Friday Jul 25, 2014

NFJS Lone Star Software Symposium Austin Trip Report

As some of you may be aware, I recently joined the well-respected US based No Fluff Just Stuff (NFJS) Tour. If you work in the US and still don't know what the No Fluff Just Stuff (NFJS) Tour is, you are doing yourself a very serious disfavor. NFJS is by far the cheapest and most effective way to stay up to date through some world class speakers and talks. Following the US cultural tradition of old-fashioned roadshows, NFJS is basically a set program of speakers and topics offered at major US cities year round.

The NFJS Lone Star Software Symposium was held July 18 - 20 in Austin, Texas. The Austin show is one of the smaller ones but still was good overall. It is one of the few events of it's kind that take place this part the country so it is extremely important. I had three talks total over two days, more or less back-to-back. I had decent attendance for all my sessions and had many of the same folks staying for multiple sessions which is always a very good sign. The close knit nature of NFJS also allows for excellent networking opportunities with users. My first talk was our flagship Java EE 7/8 talk. Currently the talk is basically about Java EE 7 but I'm slowly evolving the talk to transform it into a Java EE 8 talk as we move forward. The following is the slide deck for the talk:

The next talk I delivered was my Cargo Tracker/Java EE + DDD talk. This talk basically overviews DDD and describes how DDD maps to Java EE using code examples/demos from the Cargo Tracker Java EE Blue Prints project.

My third and last one for the show was the talk on JMS 2. Besides covering JMS 2, I've also started to roll in some of the possibilities for JMS 2.1. The slides for the talk are posted below:

My next NFJS show is the Central Iowa Software Symposium in Des Moines on August 8 - 10. Here's my tour schedule so far, I'll keep you up-to-date as the tour goes forward:

I hope you'll take this opportunity to get some updates on Java EE as well as the other awesome content on the tour?

Wednesday Jul 16, 2014

NFJS UberConf Trip Report

UberConf was held June 24 - June 27 in Denver, Colorado. For those unaware, this is essentially the largest single annual event under the NFJS umbrella and to a certain extent the culminating point of the US based tour. Unlike the usual NFJS events that are squarely locally focused, it's intent is to be a national/international conference. Consequently it has a larger set of attendees, speakers, tracks and sessions. This year's event was very vibrant and clearly a success by all measures.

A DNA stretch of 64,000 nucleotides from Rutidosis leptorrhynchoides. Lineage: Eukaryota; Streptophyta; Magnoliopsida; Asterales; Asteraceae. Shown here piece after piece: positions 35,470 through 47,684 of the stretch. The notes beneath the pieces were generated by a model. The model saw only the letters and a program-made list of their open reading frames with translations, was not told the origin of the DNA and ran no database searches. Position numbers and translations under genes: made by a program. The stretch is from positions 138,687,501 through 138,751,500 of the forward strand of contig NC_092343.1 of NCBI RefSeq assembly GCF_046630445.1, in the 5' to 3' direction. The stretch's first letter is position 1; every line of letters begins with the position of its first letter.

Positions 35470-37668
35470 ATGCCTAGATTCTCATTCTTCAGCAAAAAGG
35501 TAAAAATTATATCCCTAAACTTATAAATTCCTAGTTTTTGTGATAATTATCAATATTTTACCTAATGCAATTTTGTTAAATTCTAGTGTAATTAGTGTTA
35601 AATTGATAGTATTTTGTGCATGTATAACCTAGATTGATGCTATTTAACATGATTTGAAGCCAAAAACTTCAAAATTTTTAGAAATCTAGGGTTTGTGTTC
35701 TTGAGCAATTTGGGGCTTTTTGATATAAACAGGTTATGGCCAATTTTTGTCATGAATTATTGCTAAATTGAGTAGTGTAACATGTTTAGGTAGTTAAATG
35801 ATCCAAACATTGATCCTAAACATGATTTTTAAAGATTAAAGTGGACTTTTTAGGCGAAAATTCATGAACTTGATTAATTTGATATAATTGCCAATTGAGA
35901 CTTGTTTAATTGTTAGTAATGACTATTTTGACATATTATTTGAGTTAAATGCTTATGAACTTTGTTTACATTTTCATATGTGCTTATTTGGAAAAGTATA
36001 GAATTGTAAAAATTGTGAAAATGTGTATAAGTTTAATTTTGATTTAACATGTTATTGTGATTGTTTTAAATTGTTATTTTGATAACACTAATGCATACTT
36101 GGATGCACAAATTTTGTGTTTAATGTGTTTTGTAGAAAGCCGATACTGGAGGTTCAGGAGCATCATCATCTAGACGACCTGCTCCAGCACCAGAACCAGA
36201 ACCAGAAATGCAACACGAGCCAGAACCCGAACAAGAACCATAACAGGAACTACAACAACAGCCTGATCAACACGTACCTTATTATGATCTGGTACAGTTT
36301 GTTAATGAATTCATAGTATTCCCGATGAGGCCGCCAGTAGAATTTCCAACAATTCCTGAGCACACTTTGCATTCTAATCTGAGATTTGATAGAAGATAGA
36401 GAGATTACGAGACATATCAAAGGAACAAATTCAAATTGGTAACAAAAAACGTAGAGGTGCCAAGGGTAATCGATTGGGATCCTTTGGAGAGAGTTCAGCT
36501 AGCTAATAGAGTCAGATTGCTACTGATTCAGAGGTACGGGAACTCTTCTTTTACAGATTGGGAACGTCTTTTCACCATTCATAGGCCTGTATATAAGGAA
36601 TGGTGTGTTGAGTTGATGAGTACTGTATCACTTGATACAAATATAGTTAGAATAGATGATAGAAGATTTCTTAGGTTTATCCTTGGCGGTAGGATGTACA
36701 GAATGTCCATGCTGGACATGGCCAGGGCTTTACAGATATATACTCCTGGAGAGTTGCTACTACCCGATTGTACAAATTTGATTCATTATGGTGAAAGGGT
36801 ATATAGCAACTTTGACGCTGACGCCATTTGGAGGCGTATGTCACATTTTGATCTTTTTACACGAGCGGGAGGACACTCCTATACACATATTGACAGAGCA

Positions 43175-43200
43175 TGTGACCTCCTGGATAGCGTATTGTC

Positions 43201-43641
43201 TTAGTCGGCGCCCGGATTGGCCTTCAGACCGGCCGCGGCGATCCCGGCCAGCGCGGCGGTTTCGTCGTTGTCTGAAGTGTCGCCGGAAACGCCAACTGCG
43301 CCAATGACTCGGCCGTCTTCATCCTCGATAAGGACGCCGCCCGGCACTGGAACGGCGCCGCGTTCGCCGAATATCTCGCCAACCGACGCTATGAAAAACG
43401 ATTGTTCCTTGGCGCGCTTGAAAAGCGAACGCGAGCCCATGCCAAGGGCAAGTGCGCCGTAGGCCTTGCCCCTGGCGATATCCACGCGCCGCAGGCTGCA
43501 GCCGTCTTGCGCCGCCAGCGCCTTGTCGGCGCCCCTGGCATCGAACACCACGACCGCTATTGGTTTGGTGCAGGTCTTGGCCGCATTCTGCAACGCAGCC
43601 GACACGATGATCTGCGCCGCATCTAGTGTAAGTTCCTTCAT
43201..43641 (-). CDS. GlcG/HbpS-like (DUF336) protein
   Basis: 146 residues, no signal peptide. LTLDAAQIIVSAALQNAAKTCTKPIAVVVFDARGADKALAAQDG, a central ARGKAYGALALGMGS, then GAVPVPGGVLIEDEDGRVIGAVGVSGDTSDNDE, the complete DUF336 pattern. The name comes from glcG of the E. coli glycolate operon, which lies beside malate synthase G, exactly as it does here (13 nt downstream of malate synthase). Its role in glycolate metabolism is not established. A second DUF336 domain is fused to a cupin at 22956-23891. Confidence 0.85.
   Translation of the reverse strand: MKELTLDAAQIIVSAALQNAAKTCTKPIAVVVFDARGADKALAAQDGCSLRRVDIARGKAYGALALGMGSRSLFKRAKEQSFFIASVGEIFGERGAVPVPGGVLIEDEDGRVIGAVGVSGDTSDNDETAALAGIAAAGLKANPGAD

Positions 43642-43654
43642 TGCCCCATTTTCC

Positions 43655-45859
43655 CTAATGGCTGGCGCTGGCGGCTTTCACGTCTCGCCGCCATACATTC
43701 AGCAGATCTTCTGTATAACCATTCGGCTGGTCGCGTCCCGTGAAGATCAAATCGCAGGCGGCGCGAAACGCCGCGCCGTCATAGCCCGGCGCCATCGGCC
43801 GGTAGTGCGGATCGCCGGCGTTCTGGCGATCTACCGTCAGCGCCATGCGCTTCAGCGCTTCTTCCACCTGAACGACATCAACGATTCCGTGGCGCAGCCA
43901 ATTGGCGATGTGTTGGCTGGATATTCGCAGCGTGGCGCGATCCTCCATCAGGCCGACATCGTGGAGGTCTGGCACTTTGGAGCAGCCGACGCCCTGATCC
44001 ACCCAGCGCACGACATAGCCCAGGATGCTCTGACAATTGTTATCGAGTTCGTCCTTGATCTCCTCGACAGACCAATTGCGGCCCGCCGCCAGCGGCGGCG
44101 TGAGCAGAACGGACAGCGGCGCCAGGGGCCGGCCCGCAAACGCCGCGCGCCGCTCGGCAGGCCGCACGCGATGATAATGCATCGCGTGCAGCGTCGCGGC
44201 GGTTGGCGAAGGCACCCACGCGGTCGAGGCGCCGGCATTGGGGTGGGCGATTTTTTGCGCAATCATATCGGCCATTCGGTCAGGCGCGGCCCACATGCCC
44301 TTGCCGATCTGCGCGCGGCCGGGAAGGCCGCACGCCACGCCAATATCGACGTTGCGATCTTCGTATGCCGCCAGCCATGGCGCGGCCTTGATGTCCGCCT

Personally I was already impressed by the more local events on the tour such as the event in Columbus, Ohio and UberConf certainly did not disappoint. I had a larger number of talks and larger rooms yet still excellent attendance in my talks. As with the other shows I had many folks staying for multiple talks which is always a very good sign. I also got to do a little bit of networking with some Java EE and GlassFish users that I happen to come across. I am hoping I can get some of these folks to jump through the corporate hoops and share their adoption stories at some point.

My first talk for the conference was our flagship Java EE 7/8 talk. Currently the talk is basically about Java EE 7 but I'm slowly evolving the talk to transform it into a Java EE 8 talk as we move forward. The following is the slide deck for the talk:

Next I delivered my talk on JMS 2. Besides covering JMS 2, I've also started to roll in some of the possibilities for JMS 2.1 (as you may be aware the JMS 2.1 specification is beginning to spin up right now). The slides for the talk are posted below: